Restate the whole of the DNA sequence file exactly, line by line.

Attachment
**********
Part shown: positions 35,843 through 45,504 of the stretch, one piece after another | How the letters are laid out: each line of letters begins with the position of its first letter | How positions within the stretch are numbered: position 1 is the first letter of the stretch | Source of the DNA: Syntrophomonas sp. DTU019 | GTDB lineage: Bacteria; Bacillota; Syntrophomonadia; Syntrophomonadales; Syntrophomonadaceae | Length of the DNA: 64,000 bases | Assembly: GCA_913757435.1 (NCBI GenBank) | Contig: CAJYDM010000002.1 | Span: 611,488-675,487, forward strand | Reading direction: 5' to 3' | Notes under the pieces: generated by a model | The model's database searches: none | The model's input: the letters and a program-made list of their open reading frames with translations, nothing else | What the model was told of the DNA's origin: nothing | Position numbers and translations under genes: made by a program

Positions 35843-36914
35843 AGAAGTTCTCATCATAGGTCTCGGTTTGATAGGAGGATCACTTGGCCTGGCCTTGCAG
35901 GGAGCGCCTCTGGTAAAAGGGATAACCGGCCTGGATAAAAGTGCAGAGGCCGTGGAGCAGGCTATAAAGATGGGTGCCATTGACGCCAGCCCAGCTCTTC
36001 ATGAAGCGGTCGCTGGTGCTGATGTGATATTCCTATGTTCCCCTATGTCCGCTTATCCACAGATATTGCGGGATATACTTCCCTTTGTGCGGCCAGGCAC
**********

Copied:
Part shown: positions 35,843 through 45,504 of the stretch, one piece after another | How the letters are laid out: each line of letters begins with the position of its first letter | How positions within the stretch are numbered: position 1 is the first letter of the stretch | Source of the DNA: Syntrophomonas sp. DTU019 | GTDB lineage: Bacteria; Bacillota; Syntrophomonadia; Syntrophomonadales; Syntrophomonadaceae | Length of the DNA: 64,000 bases | Assembly: GCA_913757435.1 (NCBI GenBank) | Contig: CAJYDM010000002.1 | Span: 611,488-675,487, forward strand | Reading direction: 5' to 3' | Notes under the pieces: generated by a model | The model's database searches: none | The model's input: the letters and a program-made list of their open reading frames with translations, nothing else | What the model was told of the DNA's origin: nothing | Position numbers and translations under genes: made by a program

Positions 35843-36914
35843 AGAAGTTCTCATCATAGGTCTCGGTTTGATAGGAGGATCACTTGGCCTGGCCTTGCAG
35901 GGAGCGCCTCTGGTAAAAGGGATAACCGGCCTGGATAAAAGTGCAGAGGCCGTGGAGCAGGCTATAAAGATGGGTGCCATTGACGCCAGCCCAGCTCTTC
36001 ATGAAGCGGTCGCTGGTGCTGATGTGATATTCCTATGTTCCCCTATGTCCGCTTATCCACAGATATTGCGGGATATACTTCCCTTTGTGCGGCCAGGCAC